I just read the finale of the Sweet Blue Flowers manga, and I’m somewhat torn.

On one hand, the ultimate conclusion is relatively satisfying as far as the main two characters go (something I was a bit nervous about), and it confirms that, indeed, the anime was only about a third (half, if you really rushed the second half) of the story, and despite attempting to put a period on the end stopped just as things were getting good.

On the other, the end felt like it came really abruptly; for a slice of life story about people coming to grips with their sexuality, having (major spoiler) Akira’s tentative feelings and relative romantic immaturity finally develop over the space of less than 30 pages—a chunk of which is about other characters—seemed almost like an afterthought—like the author knew where the story was going, but decided that we didn’t actually need to see Akira wrestle with things once it came down to it.  The end, basically, seemed really rushed.  Some earlier parts did as well—there are bits that just don’t seem to get the number of pages they should given the unhurried mood—but the end was glaring even by the standards of this series.

I’d normally blame that on it actually being rushed—either the author ran out of pages or got sick of the story and decided to get it over with quickly—but when you look at the story on the whole, I’m just as inclined to believe that she’s just not that good at narrative.  The series uses a lot of flashbacks and nonlinear storytelling, but frankly it just doesn’t work well—it often borders on confusing, and even when it’s not it rarely seems to add anything to the mood or drama of the story.  It more seems like an attempt to make slice of life more interesting, and one that doesn’t work well.

She also introduced a number of minor other characters that looked like they were being set up for sub-plots or something, but ended up going almost nowhere, and felt like they were cluttering up the story rather than making the world richer.  Again, it felt like the author kept coming up with characters she liked, and couldn’t resist putting them in the story, but didn’t have the time (or energy) to give them the room they needed to develop enough story to make them engaging to the reader.  Most could have been cut without removing anything at all, and I’d much rather have seen those pages spent on the main cast.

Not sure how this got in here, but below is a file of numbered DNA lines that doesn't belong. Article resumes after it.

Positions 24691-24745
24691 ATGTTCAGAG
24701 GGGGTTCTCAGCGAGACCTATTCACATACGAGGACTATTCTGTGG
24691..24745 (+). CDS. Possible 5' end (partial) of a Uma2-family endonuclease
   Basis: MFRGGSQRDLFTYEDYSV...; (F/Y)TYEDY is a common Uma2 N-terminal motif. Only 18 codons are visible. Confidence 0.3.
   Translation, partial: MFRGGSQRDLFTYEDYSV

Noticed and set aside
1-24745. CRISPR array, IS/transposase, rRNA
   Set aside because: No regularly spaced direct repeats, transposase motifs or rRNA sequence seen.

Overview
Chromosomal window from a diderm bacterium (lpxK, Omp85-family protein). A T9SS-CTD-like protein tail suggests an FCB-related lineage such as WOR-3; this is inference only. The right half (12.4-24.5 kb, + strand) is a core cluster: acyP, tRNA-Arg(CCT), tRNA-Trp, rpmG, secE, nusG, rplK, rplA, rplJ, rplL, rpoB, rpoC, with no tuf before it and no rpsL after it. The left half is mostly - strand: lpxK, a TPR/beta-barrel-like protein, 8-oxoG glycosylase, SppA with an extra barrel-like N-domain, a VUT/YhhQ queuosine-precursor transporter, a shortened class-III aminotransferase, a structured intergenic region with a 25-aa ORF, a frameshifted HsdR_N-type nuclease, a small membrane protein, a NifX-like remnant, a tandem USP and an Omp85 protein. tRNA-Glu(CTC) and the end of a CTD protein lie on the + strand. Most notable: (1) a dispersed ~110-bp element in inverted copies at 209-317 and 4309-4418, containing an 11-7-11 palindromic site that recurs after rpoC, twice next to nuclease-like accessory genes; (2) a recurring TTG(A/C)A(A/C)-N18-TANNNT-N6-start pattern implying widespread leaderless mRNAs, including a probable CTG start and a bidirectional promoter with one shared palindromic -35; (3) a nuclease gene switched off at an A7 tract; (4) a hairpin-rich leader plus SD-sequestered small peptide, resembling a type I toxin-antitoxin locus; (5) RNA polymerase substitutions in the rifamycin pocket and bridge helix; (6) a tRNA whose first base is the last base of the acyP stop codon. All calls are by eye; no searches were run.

Speaking of whom, it goes somewhat with the low-key slice-of-lifeness, but it doesn’t do a particularly satisfying job of wrapping up the other two main characters, either; one gets some time that doesn’t feel at all conclusive or weighty in the final chapter, and the other was more or less written out about halfway through but felt, somehow, like she wasn’t quite done with her time in the spotlight.  At least she got something of a brief epilogue appearance later on.

The anime is an interesting contrast, because it fixed most of the narrative issues with the manga; it smoothed out the awkward or unnecessary nonlinear chunks, significantly fleshed out the rushed parts, and knew exactly when to slow down and spend time on important things and small, intricate interactions between characters.  The only mistake it made, basically, was not being a couple of seasons longer.

And that’s the real tragedy; Sweet Blue Flowers is a refreshingly understated lesbian coming-of-age romance with an unusually frank recognition of both reality and sexuality hampered only by an author who was a little too creative and not good enough with narrative flow to make the story as outstanding as it could be—it was forced to run mostly on the charm and life of its characters.  The production team of the anime clearly knew exactly how to work with and expand on this base material, but didn’t get the chance to take it as far as the story was supposed to go, leaving the anime a frustrating disappointment and the manga satisfying but rough around the edges.